In this section, we will go through all the key concepts which you need to understand to get the best out of BitBroker. The system is made up of a series of interlocking concepts and it’s important to understand how these operate and interact.
Step # 1 - Create Users
All activity within BitBroker is parceled out to known Users and what they can and can’t do is governed by what roles they play. The first step is to learn how to create users and how to assign them roles, depending on what you want them to be able to do.
Read more about Users.
Step # 2 - Create Entity Types
All information within BitBroker is stored and presented within the context of a high level enumeration called Entity Types. These are the object types which are naturally present within the domain under consideration. The next step is to learn how to create and manage entity types.
Read more about Entity Types.
Step # 3 - Create Data Connectors
Next, for each entity type, you can create Data Connectors. Each of these has permission to contribute entity instance records for their given type. BitBroker marshals and manages these contributions, through a set of rules which you can define.
Read more about Data Connectors.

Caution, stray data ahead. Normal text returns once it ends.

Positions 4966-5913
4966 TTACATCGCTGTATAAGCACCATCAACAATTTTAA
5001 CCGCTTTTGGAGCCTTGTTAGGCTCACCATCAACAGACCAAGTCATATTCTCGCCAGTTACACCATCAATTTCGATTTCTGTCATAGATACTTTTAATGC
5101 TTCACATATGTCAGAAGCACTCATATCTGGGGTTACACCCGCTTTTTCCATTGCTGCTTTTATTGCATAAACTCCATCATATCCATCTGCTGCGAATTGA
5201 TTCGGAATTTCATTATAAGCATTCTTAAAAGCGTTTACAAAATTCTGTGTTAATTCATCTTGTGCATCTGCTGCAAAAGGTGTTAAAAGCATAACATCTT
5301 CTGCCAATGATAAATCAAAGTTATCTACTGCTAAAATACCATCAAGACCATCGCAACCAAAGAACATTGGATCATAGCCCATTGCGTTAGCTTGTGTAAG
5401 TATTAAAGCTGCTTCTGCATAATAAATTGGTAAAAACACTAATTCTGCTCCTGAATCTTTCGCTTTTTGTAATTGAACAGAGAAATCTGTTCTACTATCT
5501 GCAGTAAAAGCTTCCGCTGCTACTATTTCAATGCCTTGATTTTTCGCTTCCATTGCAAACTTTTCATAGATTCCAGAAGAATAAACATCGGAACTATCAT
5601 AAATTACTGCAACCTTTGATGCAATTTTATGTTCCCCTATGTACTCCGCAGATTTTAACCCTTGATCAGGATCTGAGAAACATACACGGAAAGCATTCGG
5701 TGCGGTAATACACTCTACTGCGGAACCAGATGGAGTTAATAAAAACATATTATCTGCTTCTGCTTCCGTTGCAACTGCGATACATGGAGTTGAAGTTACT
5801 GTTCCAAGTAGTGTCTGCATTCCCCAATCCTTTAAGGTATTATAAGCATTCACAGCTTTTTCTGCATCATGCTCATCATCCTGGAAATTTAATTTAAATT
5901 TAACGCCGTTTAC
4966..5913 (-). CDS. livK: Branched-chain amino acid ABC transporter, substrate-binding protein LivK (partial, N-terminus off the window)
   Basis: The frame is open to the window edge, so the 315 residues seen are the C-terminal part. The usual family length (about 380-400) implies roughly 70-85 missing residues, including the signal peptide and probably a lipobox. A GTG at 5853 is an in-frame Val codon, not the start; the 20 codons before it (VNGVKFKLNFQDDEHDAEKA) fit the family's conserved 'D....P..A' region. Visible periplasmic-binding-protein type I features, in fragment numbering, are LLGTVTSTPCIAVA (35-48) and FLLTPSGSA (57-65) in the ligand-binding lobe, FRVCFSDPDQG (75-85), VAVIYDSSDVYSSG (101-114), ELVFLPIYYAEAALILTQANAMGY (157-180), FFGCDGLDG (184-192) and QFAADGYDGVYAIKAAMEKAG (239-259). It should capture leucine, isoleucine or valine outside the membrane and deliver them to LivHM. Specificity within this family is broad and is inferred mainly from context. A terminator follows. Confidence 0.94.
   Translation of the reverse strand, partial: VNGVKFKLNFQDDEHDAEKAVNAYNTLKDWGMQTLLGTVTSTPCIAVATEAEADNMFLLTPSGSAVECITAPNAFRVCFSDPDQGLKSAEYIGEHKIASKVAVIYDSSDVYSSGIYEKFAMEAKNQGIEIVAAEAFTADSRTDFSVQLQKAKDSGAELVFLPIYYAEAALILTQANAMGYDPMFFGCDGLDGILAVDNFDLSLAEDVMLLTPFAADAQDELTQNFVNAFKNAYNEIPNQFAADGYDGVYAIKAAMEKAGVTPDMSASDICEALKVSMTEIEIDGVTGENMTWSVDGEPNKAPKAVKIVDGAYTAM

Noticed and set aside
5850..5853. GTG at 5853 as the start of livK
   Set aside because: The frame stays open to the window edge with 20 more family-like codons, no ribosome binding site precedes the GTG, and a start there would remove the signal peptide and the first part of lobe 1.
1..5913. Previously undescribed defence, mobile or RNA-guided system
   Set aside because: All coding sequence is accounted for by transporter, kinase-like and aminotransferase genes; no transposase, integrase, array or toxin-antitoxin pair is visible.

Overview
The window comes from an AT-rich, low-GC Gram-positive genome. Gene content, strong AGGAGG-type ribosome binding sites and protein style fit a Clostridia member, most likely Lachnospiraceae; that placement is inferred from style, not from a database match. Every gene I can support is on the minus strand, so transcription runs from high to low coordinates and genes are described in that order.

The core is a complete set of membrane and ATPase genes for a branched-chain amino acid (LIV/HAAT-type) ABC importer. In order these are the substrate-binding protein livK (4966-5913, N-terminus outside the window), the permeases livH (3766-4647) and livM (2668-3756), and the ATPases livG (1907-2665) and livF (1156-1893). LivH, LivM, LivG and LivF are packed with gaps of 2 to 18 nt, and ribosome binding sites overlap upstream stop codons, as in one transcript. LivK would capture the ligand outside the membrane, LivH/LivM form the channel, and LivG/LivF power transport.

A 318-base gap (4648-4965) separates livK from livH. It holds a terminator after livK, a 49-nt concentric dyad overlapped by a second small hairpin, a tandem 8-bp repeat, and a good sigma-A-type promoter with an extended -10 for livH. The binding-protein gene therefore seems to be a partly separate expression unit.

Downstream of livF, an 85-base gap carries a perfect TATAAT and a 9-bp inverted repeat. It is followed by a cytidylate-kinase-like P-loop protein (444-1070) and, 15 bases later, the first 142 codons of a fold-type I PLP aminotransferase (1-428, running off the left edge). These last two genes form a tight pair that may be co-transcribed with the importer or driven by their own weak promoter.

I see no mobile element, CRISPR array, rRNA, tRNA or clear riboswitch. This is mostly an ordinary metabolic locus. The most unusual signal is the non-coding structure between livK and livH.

Step # 4 - Populate the Catalog
Data connectors provide records to the BitBroker Catalog. This is a place where the existence of all the entity instances in the domain space are stored, enumerable and searchable. It also provides the route for consumers to search, discover and use entity instance data.
Read more about the Catalog.
Step # 5 - Create Policy
Data Sharing Policies are the main back-bone of the BitBroker system. They are defined by coordinator users, who use them to specify the exact context in which they permit data to be accessed by consumers. In this step, you can learn how to define and manage these vital policies.
Read more about Policies.
Step # 6 - Grant Access
Once all other elements are in place, you can proceed to grant Access to data. In BitBroker, such grants are only permitted within the context of a consumer user and a policy. The connection between these two system concepts is called an access.
Read more about granting Access.